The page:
‘She was screaming in pain’ Mum campaigning to raise awareness after daughter was refused brain scan

A mum whose daughter was diagnosed with brain cancer after being refused a brain scan is now campaigning for brain tumour diagnosis times to be reduced.

Aimee Willcox, from Somerset, took her daughter Lara to hospital back in June and July 2016, but she was twice sent back home despite having early morning vomiting, lethargy, neck pain and balance issues – which are all symptoms of a brain tumour.

‘As parents, we knew she was slipping away from us’, Aimee told The Mirror. ‘She was doing nothing at that point. She could not get up and was screaming in pain. Lara was a shell of herself.’

Lara was placed on a waiting list for an MRI scan, for which she would have to wait 11 weeks, but her mum took her to a different hospital where a scan showed that she had a brain tumour.

Aimee told Bristol Live: ‘By that point we could see the impact and she was fading away.

‘How had our daughter gone from chatty and bubbly, full of life, to not being interested in anything? She was not eating or drinking or playing with her brother.

‘We took her to Bristol out of sheer desperation. We didn’t know what else to do.’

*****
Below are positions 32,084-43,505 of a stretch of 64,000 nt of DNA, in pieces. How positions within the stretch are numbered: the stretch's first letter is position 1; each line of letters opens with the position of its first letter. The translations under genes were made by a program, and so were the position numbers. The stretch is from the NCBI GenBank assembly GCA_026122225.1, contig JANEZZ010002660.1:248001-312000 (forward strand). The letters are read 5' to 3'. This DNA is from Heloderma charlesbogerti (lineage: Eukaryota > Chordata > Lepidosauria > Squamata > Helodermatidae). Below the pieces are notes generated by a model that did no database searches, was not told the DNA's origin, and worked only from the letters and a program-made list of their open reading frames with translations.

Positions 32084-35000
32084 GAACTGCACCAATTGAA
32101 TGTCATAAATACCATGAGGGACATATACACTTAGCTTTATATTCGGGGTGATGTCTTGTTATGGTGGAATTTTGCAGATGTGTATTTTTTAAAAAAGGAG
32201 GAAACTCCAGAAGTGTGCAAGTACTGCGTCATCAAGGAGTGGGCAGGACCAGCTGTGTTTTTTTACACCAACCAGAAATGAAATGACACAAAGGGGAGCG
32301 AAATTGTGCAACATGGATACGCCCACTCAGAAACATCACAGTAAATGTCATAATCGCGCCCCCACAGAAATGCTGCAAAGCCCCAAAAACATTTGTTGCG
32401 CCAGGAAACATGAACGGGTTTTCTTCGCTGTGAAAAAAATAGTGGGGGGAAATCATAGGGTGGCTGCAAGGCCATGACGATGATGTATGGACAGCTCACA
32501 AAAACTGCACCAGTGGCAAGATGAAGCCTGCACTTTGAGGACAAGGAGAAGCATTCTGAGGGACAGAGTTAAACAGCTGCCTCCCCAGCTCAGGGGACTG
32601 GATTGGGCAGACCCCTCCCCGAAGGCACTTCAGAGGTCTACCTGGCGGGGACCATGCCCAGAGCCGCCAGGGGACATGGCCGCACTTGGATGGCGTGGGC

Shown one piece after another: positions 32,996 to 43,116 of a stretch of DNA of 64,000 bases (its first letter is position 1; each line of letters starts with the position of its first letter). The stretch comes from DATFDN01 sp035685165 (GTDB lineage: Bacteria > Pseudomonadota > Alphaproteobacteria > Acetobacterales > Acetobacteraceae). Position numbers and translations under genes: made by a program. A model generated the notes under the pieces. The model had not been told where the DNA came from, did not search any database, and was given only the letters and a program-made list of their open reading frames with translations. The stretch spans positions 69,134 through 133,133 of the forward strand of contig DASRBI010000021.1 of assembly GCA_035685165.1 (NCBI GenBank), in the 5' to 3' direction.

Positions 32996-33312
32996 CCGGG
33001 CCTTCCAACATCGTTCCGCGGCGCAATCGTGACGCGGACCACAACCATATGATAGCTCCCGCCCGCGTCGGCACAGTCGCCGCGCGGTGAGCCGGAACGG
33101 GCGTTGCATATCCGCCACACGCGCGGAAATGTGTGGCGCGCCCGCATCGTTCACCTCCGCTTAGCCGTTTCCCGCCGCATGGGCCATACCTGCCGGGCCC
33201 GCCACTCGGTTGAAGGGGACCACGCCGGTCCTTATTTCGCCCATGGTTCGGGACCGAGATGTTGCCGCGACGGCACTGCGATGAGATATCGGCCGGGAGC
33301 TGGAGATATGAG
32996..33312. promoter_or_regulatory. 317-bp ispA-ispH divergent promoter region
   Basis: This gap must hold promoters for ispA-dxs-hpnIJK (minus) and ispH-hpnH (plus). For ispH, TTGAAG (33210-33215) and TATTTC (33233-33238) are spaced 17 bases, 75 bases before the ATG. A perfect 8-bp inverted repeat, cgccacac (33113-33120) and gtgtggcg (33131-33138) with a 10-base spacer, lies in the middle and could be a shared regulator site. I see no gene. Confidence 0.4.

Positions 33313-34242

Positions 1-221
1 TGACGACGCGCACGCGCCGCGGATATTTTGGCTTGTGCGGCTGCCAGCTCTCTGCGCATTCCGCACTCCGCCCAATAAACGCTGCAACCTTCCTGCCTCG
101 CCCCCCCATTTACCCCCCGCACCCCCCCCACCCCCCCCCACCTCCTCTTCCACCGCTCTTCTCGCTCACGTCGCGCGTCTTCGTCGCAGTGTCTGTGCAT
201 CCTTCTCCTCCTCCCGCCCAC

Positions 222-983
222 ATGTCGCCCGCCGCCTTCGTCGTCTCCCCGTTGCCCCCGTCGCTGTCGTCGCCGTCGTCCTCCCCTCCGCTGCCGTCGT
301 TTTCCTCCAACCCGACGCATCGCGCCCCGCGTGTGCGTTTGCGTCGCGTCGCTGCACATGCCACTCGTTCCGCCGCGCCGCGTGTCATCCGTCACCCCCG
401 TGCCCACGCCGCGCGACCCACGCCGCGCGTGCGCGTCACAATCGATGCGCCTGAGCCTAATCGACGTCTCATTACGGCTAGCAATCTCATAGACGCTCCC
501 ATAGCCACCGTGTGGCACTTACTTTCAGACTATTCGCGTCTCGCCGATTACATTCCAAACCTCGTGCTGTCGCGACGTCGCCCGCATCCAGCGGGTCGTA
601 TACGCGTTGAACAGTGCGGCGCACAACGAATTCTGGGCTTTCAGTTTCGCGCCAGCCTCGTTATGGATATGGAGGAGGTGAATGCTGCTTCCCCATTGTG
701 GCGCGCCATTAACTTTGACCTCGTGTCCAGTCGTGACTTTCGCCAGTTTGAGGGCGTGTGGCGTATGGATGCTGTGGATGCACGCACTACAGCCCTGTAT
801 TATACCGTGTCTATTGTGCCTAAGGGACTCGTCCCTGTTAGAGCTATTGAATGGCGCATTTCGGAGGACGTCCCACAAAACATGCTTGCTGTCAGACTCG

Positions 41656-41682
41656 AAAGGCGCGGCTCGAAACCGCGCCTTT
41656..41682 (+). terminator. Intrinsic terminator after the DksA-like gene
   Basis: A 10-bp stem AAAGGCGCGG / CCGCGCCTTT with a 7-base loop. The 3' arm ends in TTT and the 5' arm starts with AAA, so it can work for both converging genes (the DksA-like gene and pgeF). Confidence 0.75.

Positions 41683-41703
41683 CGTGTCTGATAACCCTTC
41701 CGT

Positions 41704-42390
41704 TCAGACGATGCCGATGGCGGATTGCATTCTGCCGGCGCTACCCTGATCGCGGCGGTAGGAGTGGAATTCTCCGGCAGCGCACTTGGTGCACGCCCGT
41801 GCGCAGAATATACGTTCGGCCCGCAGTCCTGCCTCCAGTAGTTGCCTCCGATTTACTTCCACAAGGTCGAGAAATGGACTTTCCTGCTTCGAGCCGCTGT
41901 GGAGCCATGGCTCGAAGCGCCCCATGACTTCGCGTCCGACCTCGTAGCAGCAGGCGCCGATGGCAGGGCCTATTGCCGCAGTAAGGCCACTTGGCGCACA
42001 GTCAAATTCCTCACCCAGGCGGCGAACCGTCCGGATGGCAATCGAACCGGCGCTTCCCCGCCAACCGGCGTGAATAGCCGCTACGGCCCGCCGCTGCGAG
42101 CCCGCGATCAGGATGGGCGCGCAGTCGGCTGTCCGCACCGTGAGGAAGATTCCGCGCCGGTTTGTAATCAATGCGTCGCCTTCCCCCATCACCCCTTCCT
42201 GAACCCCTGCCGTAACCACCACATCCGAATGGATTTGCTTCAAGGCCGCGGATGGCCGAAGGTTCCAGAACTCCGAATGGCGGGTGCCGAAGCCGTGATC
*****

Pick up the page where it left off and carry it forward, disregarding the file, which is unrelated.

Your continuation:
The scan showed little Lara had a ‘sizeable’ tumour which was ‘pushing between her brain stem and spinal cord’.

Doctors said that the ‘build-up of fluid was so immense’ that they ‘were very grateful’ that Lara’s parents took her there.

Aimee Willcox

March is brain tumour awareness month. Please share <3 231 Days ago today we were told the words "We have found a mass in Lara's head" Nothing can prepare you. Nothing. This picture I took of...

‘It was so frustrating to be told that. We had to beg the doctors [at RUH] to scan her, but they didn’t’, Aimee said.

After the diagnosis, Lara, who’s now four-years-old, was sent to Florida for proton beam therapy.

Two years later, the mum worries that her daughter’s case has not had an impact in brain tumour diagnosis, as a similar case did not receive an urgent scan in 2017.

‘I was assured… that the reason they did this report was to ensure no family went through the delay in diagnosis that we went through’, she told the BBC.

‘So I was so shocked to find out it had happened again a year later. I don’t think they’ve learned from what we went through.’